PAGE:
nLab
divisor (algebraic geometry)

Contents

Contents

Idea

In algebraic geometry a divisor (or Weil divisor for definiteness) in a given variety is a formal linear combination of sub-varieties of codimension 1. Accordingly the divisor group is the free abelian group on the set of subvarieties of codimension 1.

A divisor is called effective if all its coefficients are positive numbers.

In complex analytic geometry any meromorphic function induces a divisor whose summands are irreducible codimension-1 subvarieties weighted by the order of the poles of the function on that subvariety. Divisors arising this way are called principal divisors. More generally in algebraic geometry this leads to the concept of Cartier divisor.

Two divisors are called linearly equivalent if their difference is a principal divisor.

Properties

Relation to line bundles and the Picard group

Under suitable conditions the Poincaré dual of a divisor may hence define the first Chern class of an algebraic line bundle and this construction yields group homomorphism from the group of divisors to the Picard group. After quotienting out linear equivalence of divisors this yields an inclusion and in complex geometry this inclusion exhibits precisely the subgroup of the Picard group of holomorphic line bundle which admit at least one global holomorphic section (e.g. Huybrechts 04, cor. 2.3.20).

More abstractly in terms of abelian sheaf cohomology:

A divisor D= in iD iD = \sum_i n_i D_i on XX induces a short exact sequence of abelian sheaves on XX (Brylinski 94, (1-1)) of the form

0𝒪 X ×𝒪 X(*Y) ×v Y(v Y) * Y˜0, 0 \to \mathcal{O}^\times_X \longrightarrow \mathcal{O}_X(\ast Y)^\times \stackrel{v_Y}{\longrightarrow} (v_Y)_\ast \mathbb{Z}_{\tilde Y} \to 0 \,,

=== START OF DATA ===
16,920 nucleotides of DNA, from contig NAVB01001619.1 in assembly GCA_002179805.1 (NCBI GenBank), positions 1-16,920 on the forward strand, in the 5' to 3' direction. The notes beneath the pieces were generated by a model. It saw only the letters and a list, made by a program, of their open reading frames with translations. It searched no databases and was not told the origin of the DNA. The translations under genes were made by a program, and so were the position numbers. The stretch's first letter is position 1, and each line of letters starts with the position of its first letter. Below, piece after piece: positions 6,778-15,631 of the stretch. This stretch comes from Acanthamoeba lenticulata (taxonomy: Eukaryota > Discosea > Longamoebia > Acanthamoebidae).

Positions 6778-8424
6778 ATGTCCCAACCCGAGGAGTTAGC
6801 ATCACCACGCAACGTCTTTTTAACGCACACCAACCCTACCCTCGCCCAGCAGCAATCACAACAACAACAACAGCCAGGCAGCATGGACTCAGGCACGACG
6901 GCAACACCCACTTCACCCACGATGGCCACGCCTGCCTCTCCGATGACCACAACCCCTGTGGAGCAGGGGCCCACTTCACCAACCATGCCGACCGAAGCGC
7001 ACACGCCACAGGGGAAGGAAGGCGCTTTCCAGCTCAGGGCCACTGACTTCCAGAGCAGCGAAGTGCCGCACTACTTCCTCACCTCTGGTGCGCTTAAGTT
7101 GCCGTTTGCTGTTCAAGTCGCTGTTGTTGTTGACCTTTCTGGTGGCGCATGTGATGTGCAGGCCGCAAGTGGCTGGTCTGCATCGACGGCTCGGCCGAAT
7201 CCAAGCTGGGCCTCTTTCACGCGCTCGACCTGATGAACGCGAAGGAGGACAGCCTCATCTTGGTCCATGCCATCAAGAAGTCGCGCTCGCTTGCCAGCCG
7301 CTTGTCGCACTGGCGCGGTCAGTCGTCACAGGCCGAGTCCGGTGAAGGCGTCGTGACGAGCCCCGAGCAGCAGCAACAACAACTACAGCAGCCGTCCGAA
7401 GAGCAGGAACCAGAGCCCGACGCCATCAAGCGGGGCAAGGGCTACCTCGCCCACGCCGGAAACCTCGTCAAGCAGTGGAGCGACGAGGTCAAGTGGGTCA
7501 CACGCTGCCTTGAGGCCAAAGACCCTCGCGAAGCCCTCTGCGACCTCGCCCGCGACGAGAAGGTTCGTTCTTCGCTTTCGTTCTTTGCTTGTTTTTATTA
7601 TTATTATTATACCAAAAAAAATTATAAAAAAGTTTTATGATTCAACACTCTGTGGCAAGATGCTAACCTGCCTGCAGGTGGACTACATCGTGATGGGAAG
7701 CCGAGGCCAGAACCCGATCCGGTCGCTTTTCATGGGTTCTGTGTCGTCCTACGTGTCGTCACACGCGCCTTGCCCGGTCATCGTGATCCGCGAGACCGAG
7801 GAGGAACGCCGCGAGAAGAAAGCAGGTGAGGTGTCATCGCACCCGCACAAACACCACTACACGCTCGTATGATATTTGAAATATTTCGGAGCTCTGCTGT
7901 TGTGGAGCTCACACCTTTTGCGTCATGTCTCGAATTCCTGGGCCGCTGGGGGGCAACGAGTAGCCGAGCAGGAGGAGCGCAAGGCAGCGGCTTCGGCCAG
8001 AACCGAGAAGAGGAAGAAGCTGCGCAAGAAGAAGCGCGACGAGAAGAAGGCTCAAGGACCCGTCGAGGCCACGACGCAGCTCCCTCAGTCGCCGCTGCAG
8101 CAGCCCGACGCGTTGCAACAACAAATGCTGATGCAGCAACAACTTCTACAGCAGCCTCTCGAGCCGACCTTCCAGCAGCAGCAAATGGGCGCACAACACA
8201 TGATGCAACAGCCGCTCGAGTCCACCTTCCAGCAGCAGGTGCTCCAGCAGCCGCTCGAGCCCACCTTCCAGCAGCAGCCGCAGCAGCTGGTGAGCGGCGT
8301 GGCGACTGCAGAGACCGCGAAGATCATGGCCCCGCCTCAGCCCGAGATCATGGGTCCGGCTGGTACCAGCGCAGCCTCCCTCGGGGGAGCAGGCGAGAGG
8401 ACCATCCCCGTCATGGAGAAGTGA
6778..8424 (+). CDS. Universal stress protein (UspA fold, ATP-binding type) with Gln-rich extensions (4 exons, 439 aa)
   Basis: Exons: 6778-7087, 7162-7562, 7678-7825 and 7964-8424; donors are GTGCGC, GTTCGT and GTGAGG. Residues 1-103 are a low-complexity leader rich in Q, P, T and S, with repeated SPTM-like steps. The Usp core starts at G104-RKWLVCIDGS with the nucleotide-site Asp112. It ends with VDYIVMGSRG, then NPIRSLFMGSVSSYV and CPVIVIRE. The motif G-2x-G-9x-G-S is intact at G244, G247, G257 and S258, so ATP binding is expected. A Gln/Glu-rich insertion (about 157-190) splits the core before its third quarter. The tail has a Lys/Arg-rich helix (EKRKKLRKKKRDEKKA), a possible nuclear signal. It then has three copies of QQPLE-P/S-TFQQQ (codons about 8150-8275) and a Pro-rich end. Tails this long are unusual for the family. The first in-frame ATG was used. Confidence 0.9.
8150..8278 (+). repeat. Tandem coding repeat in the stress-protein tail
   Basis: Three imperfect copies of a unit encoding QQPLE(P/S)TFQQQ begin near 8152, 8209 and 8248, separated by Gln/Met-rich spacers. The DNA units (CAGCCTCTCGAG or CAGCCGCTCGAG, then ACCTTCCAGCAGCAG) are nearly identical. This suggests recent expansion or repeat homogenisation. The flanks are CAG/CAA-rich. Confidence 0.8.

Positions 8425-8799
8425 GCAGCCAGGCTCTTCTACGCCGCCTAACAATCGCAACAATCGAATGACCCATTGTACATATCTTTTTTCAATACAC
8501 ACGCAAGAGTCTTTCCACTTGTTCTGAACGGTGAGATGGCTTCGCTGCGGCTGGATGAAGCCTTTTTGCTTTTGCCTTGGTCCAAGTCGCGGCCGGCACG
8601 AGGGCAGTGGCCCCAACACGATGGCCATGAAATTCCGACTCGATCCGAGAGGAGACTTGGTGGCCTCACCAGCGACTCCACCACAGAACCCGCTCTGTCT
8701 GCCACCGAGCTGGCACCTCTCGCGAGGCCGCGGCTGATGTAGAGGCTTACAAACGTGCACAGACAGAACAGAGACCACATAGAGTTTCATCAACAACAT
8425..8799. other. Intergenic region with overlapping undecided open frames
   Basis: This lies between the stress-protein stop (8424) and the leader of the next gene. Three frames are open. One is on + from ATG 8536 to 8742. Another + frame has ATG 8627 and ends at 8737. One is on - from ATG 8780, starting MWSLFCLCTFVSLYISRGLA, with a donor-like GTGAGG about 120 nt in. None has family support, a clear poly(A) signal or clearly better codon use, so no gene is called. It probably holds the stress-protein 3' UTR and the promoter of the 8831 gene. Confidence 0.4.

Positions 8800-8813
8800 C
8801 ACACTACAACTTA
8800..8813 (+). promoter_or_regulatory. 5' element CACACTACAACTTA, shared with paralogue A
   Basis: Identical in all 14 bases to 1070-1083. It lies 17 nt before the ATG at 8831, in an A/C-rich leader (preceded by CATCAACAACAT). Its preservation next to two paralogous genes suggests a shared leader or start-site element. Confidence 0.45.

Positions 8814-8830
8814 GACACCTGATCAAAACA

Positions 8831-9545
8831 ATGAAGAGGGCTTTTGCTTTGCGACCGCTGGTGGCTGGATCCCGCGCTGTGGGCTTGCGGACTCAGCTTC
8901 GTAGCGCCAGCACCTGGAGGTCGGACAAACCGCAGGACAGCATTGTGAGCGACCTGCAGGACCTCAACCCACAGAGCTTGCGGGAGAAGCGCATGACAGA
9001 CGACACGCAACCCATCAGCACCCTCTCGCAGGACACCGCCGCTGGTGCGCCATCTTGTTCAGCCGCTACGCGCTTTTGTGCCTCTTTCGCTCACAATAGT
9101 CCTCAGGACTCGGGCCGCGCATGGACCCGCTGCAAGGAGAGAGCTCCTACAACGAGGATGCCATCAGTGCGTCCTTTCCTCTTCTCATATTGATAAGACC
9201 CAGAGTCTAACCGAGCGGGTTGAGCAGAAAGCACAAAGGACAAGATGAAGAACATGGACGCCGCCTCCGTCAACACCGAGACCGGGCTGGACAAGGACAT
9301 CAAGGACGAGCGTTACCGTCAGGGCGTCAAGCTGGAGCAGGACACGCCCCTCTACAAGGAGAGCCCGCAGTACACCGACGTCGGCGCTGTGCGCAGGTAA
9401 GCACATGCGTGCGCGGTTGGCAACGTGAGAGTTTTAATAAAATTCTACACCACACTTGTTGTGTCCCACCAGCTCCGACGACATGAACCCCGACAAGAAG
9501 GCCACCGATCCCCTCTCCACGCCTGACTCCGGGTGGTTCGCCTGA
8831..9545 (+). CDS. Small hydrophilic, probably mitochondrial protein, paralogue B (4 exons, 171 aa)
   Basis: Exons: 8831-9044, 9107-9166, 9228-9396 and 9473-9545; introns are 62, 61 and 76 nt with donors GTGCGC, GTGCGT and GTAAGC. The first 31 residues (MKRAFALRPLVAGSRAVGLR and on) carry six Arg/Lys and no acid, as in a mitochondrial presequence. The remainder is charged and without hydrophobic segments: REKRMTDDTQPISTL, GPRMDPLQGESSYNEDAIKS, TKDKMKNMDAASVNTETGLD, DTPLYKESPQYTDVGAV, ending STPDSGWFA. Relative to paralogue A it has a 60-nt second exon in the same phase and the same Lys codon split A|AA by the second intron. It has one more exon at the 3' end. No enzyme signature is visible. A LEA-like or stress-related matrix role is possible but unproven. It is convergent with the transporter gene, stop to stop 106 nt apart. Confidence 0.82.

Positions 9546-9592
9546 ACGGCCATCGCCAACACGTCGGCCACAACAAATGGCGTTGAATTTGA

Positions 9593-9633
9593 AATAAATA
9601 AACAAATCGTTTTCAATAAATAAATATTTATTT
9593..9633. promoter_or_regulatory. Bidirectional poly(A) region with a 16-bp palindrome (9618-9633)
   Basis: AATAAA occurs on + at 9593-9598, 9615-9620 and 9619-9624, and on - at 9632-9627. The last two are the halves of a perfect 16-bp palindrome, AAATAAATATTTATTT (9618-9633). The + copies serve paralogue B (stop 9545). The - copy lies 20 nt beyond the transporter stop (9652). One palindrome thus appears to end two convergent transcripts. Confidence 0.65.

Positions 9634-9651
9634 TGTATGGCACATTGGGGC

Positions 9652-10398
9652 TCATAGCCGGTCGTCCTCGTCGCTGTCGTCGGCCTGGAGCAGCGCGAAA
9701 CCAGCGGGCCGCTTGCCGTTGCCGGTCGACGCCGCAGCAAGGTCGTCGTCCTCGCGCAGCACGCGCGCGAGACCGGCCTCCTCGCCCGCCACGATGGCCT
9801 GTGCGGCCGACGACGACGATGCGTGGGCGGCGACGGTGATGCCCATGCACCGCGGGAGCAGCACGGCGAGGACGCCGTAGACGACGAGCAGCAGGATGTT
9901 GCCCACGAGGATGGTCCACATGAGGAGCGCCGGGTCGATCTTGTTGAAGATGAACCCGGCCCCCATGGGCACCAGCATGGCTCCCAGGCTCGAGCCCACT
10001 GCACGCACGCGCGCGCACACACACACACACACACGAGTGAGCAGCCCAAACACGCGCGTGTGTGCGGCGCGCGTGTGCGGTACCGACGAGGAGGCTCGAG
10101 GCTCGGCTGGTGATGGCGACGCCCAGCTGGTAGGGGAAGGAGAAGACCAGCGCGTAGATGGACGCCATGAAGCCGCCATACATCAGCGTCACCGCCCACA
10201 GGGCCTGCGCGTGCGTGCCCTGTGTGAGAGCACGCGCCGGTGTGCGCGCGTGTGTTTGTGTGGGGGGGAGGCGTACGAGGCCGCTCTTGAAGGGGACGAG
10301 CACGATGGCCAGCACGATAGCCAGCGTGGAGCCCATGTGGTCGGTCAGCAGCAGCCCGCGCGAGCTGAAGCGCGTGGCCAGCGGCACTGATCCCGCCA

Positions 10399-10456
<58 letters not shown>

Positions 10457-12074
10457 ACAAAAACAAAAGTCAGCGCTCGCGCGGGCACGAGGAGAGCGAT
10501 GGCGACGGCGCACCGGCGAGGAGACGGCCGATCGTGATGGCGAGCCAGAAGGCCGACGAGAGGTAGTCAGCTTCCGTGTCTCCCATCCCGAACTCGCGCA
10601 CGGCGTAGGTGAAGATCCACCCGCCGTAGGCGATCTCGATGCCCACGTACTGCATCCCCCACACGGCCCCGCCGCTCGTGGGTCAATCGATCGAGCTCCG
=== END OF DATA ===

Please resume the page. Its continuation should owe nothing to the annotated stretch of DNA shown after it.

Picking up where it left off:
where YY is the support of DD (i.e. Yi|n i0D iY \coloneqq \underset{i | n_i \neq 0}{\cup} D_i) and ν Y:Y˜Y\nu_Y \colon \tilde Y \to Y is its normalization in YY (…). The induced long exact sequence in abelian sheaf cohomology has as first connecting homomorphism a map of the form

δ:H 0(Y˜,)H 1(X,𝒪 X ×). \delta \colon H^0(\tilde Y, \mathbb{Z}) \longrightarrow H^1(X,\mathcal{O}^\times_X) \,.

Now the divisor D= in iD iD = \sum_i n_i D_i is incarnated as the locally constant function nn on Y˜\tilde Y whose value on D˜ i\tilde D_i is n in_i \in \mathbb{Z}, hence the divisor is incarnated a class in H 0(Y˜,)H^0(\tilde Y, \mathbb{Z}). The class 𝒪(D)\mathcal{O}(D) of the line bundle it induces as the image of this class under the above connecting homomorphims:

𝒪(D)δ(n). \mathcal{O}(D) \simeq \delta(n) \,.

(Brylinski 94, prop. 1.1).

A higher analog of the connecting homomorphism abive may be interpreted as being the Beilinson regulator from K 1(X)K_1(X) to Deligne cohomology in degree 3 (Brylinski 94, section 3).

Examples

References

In complex analytic geometry:

  • Jean-Luc Brylinski, Holomorphic gerbes and the Beilinson regulator, Astérisque 226 (1994): 145-174 (pdf)

  • Daniel Huybrechts section 2.3 of Complex geometry - an introduction. Springer (2004). Universitext. 309 pages. (pdf)

Last revised on November 5, 2018 at 09:25:15. See the history of this page for a list of all contributions to it.